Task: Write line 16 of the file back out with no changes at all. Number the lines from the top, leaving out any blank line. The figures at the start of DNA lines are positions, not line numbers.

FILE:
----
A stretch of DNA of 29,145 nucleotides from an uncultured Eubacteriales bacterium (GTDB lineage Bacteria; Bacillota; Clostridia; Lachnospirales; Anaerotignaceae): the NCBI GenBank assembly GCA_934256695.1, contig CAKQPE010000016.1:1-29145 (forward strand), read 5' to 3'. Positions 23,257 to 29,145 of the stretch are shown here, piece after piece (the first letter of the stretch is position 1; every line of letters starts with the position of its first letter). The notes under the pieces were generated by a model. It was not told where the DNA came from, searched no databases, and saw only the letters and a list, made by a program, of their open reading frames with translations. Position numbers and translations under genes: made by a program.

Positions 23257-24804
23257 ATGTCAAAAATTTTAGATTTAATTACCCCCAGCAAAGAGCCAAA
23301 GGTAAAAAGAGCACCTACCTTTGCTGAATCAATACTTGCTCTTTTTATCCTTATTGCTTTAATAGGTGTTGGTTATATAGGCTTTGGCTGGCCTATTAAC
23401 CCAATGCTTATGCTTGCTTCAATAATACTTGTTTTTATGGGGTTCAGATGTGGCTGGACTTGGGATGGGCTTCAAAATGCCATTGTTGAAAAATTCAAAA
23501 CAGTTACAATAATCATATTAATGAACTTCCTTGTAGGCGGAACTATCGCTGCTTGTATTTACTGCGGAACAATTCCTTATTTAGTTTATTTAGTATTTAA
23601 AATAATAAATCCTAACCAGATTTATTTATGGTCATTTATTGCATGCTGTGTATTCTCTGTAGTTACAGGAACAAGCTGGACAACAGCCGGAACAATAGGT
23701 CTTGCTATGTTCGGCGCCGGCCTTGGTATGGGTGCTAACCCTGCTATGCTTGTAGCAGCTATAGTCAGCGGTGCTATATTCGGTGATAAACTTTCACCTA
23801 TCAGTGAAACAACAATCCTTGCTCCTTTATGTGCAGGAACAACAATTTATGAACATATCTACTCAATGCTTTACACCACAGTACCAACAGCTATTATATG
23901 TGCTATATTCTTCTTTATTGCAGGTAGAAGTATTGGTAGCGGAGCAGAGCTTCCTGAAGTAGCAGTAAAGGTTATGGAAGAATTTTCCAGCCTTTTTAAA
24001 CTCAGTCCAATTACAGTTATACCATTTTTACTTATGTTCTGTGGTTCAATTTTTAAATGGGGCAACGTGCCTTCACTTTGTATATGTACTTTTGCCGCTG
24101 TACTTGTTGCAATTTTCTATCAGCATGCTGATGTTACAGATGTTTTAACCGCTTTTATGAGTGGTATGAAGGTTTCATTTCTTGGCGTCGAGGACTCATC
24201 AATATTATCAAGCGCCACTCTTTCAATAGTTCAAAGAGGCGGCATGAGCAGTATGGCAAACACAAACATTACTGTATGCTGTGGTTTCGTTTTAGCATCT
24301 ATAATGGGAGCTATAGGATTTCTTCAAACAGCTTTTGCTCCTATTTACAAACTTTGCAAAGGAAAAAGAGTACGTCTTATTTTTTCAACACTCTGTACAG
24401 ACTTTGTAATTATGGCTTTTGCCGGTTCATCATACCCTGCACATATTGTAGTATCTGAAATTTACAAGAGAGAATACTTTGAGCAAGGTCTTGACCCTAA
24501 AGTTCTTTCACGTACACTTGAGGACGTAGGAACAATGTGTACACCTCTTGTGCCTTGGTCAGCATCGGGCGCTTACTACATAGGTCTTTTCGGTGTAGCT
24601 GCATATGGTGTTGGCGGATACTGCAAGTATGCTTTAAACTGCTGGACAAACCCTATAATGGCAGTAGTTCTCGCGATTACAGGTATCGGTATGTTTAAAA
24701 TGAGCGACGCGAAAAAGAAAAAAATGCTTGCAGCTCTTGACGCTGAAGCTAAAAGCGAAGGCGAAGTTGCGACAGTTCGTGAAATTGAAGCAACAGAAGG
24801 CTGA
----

24501 AGTTCTTTCACGTACACTTGAGGACGTAGGAACAATGTGTACACCTCTTGTGCCTTGGTCAGCATCGGGCGCTTACTACATAGGTCTTTTCGGTGTAGCT